Vermont family hope to help other children with dietary restrictions by publishing book

Siblings Trevor and Julie Anne Glowac were busy this week in their kitchen in Stowe, Vermont, making some of their favorite snacks. “It’s a pretty simple recipe,” said Julie Anne, who is in sixth grade. They made their favorite banana ice cream with simple ingredients: mashed bananas mixed with fresh fruit. They consider all of these fruits to be “ninja foods.” “A ninja food is all the foods that, if you have an illness that doesn’t allow you to eat sugar or gluten or whatever, are healthy foods you can eat, “Julie Anne said. Their mom, Christina Glowac, ​​coined the term years ago when trying to explain to her kids why they needed to switch to a gluten-free, dairy-free diet and sugar free. I was happy to eat salad. (Trevor) wasn’t about to eat salad when he was 4, so I really had to get creative to make him eat healthier foods, “said Christina Glowac. The mother-of-two remembers having few resources to help her explain what foods her children could and couldn’t eat back then. follow-up, she and the children wrote about their experience and have c created a book called “Ninja Foods” to help other families who may find themselves in a similar situation with dietary restrictions. there, like what you can do to make it easier for your children, ”said Julie Anne. ice cream. “It’s another way to help parents learn to help their children,” said Trevor Glowac. Health experts encourage any family looking to make major changes to their child’s diet to visit a pediatrician or nutritionist to find one. “Talking to your doctor before you start eliminating foods is really important so they can test for some of these issues and guide you, like how long you might need to diet and that sort of thing,” said Dr Jillian Sullivan, with the UN University of Vermont Medical Center. Sullivan said every case is different, so it’s important to see a doctor to make sure every child is getting the nutrients they need to grow taller. from when they are little babies until they become adults. So it is very important to find someone who can truly appreciate the differences over the course of a lifetime, ”said Dr Sullivan. Christina Glowac agrees. “I think it’s really important to make sure that you ‘I take advice from a healthcare professional before I implement anything,” she said. The Glowac family are fundraising to publish their book. She plans to donate at least 200 copies to nonprofits and hospitals as a resource. for families who may face dietary restrictions. “If you can imagine a young child going through a difficult medical experience, how stressful it is for the family system and knowing that you could be a part of that experience is a reality for families to have that as a resource, I think it is. ‘It’s just a really exciting big picture to be a part of, “said Christina Glowac. The Glowacs hope their experience will help fill more kitchens with goodies like banana ice cream, brownies, pumpkin muffins and cookies. they’ve been preparing this week. Click here to read more about the Glowac’s fundraising efforts to publish their book.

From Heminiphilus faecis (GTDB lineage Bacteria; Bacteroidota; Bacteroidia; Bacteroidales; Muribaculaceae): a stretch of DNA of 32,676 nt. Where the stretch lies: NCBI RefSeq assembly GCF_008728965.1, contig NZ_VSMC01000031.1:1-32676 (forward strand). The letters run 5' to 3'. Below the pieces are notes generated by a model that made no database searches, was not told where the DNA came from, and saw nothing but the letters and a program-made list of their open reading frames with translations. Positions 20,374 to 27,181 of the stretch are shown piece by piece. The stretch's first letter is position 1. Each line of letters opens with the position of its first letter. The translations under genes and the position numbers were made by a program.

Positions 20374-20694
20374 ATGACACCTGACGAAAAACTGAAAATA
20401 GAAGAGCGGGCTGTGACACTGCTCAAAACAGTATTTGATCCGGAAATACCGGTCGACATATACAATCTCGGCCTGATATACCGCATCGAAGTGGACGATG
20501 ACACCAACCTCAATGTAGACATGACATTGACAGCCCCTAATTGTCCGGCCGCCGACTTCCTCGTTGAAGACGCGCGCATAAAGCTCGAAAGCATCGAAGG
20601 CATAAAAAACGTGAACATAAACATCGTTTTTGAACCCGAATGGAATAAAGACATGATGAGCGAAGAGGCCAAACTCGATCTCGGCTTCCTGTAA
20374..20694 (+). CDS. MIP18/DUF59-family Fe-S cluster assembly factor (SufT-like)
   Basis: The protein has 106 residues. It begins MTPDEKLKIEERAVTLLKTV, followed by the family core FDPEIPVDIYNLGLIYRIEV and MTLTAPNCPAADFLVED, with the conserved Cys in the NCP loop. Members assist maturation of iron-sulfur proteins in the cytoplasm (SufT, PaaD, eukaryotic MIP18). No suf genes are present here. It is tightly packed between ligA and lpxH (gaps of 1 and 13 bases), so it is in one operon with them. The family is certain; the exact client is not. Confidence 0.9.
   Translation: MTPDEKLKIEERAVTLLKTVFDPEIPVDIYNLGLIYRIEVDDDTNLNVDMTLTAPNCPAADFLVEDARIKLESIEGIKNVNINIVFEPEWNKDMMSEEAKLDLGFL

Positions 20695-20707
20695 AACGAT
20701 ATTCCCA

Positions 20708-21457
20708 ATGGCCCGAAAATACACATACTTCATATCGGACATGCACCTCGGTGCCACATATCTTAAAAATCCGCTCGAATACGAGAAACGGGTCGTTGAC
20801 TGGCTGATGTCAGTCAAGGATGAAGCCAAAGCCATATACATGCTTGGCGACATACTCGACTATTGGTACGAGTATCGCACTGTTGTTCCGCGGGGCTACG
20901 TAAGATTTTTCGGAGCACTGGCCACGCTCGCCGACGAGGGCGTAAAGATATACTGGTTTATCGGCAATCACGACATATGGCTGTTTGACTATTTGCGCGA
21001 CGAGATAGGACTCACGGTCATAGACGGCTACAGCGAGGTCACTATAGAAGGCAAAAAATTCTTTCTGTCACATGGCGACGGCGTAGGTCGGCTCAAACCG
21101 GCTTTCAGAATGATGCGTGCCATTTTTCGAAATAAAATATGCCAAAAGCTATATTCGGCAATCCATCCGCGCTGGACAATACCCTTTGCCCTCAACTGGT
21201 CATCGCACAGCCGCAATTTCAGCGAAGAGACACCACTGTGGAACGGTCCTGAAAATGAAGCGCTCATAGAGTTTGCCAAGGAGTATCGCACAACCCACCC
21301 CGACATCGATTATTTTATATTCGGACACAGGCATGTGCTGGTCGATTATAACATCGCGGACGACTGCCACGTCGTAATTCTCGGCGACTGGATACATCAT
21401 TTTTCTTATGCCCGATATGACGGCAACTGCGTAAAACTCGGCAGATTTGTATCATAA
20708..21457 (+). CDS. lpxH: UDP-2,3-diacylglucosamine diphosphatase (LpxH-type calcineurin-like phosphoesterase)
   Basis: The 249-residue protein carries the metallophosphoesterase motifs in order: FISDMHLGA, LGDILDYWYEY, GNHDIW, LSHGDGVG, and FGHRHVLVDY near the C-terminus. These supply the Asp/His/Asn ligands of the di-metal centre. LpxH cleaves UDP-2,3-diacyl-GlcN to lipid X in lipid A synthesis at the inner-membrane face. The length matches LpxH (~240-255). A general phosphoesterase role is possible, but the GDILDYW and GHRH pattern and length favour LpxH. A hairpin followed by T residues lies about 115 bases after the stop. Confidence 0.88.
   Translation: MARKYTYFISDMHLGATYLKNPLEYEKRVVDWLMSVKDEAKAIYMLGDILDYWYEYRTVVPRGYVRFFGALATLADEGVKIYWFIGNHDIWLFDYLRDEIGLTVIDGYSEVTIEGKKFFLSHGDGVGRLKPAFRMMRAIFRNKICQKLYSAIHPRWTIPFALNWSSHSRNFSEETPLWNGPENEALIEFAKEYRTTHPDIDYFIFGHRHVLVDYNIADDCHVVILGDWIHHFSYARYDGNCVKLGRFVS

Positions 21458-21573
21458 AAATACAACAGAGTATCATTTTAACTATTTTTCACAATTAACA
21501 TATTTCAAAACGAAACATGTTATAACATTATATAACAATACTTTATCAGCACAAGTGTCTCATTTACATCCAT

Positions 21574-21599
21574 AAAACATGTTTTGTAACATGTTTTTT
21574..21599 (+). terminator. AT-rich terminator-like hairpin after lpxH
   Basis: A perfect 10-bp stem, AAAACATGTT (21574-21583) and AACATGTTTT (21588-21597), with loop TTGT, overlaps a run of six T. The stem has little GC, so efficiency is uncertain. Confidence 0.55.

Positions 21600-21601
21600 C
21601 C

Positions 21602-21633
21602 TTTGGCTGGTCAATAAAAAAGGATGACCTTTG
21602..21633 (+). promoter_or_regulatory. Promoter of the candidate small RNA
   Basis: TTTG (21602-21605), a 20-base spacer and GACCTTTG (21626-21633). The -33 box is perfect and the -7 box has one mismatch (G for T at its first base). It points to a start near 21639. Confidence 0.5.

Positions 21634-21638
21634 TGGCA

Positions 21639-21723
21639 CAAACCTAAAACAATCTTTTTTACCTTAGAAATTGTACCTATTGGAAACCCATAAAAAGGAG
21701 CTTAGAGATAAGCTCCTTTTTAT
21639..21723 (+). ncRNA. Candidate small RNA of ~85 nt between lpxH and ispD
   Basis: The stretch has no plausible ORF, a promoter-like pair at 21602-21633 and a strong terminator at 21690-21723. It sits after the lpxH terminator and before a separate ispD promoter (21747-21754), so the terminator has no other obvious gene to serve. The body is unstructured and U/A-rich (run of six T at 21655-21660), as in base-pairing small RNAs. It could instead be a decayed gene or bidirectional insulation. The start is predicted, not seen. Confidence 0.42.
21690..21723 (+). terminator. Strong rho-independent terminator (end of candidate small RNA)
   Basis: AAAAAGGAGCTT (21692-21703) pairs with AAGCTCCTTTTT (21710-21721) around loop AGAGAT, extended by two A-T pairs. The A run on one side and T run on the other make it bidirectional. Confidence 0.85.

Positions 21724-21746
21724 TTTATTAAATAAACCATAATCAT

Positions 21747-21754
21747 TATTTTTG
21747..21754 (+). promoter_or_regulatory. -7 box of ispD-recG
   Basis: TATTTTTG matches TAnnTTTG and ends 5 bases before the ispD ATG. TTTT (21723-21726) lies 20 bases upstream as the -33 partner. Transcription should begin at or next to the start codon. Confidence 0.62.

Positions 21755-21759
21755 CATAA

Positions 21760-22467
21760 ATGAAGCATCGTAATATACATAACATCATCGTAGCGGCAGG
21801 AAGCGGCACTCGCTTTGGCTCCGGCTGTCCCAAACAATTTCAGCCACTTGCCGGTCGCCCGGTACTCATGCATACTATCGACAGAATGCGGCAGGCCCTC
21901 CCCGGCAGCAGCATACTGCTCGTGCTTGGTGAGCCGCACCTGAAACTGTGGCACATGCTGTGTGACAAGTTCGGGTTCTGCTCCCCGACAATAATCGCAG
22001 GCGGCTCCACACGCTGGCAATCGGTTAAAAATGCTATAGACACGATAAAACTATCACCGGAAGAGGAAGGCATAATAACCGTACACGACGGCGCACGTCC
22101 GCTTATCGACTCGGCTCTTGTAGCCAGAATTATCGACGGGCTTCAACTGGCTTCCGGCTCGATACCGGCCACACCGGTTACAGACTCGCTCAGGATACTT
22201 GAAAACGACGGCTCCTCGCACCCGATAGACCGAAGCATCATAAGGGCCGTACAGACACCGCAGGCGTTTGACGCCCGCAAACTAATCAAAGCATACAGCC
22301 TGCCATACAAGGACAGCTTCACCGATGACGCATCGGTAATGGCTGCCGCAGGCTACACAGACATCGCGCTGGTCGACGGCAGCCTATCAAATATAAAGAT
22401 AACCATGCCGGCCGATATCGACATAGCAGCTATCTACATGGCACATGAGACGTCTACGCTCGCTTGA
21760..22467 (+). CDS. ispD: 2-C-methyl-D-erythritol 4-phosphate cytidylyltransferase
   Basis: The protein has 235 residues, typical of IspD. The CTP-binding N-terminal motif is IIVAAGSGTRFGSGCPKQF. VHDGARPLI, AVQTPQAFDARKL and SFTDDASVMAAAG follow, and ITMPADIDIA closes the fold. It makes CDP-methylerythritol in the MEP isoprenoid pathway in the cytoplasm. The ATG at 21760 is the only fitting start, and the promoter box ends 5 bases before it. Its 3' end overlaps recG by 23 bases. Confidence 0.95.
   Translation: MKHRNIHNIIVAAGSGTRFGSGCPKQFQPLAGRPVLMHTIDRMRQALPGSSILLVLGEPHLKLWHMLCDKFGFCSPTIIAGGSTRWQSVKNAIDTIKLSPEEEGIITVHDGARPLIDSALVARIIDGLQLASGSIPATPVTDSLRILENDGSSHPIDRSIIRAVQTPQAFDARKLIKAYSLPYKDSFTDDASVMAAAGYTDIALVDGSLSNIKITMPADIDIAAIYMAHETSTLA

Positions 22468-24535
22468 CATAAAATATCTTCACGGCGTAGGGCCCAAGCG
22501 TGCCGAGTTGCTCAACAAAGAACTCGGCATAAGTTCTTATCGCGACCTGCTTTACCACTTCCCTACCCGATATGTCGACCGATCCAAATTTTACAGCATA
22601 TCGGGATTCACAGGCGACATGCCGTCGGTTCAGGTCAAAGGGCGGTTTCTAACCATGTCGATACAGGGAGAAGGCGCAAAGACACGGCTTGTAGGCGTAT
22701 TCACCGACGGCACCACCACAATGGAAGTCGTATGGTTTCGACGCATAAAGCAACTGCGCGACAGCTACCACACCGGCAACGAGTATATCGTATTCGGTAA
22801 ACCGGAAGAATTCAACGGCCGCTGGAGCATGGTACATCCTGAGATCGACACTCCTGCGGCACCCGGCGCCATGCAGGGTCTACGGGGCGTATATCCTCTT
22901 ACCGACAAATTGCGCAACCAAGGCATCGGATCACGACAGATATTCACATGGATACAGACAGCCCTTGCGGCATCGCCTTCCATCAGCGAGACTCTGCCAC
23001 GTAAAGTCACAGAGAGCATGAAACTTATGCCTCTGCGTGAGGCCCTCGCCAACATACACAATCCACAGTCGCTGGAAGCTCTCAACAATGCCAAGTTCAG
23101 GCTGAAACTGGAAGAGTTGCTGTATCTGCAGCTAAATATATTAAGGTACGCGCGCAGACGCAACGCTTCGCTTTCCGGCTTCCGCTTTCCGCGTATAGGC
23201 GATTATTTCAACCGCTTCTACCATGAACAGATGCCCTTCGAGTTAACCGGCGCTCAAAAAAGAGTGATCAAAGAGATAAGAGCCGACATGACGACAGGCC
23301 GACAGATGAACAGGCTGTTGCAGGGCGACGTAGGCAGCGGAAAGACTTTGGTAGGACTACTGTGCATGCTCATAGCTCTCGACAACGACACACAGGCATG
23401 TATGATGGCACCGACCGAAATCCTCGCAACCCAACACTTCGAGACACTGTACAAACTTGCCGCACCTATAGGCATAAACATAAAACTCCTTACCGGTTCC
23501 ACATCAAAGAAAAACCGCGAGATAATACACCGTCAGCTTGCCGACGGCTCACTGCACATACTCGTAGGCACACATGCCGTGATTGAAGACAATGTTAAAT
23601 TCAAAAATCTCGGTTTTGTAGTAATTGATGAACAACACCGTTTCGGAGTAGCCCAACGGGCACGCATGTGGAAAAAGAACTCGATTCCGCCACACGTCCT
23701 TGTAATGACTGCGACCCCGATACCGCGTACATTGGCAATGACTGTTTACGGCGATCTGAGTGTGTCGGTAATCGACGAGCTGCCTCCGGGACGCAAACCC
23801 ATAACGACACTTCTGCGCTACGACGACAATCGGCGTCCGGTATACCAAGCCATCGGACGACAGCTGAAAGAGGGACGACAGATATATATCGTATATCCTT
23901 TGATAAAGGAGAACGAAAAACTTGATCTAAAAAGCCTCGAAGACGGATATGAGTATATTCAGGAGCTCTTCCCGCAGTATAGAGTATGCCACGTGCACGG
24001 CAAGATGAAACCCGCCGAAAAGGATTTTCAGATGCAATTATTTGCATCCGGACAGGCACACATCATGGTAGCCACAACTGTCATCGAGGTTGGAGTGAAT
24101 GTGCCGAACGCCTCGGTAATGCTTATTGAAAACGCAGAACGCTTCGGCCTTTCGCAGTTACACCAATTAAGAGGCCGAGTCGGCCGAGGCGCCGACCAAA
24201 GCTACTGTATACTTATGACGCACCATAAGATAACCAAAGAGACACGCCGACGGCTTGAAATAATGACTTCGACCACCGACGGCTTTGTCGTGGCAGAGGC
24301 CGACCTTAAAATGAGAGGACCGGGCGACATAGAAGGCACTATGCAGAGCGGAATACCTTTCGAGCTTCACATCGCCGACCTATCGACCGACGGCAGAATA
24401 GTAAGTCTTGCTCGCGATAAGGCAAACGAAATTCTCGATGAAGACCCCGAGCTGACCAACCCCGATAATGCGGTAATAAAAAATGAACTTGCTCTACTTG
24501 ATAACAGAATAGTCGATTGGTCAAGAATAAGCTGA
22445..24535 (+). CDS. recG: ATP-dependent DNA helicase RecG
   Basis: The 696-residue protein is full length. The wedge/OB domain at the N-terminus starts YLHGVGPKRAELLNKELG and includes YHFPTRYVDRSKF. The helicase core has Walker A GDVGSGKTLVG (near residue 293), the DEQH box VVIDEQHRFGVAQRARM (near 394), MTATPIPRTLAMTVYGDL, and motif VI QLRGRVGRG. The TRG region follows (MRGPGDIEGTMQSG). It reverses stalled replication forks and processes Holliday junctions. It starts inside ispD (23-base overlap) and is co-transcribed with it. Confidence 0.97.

Siblings Trevor and Julie Anne Glowac were busy this week in their kitchen in Stowe, Vermont, making some of their favorite snacks.

“It’s a pretty simple recipe,” said Julie Anne, who is in sixth grade.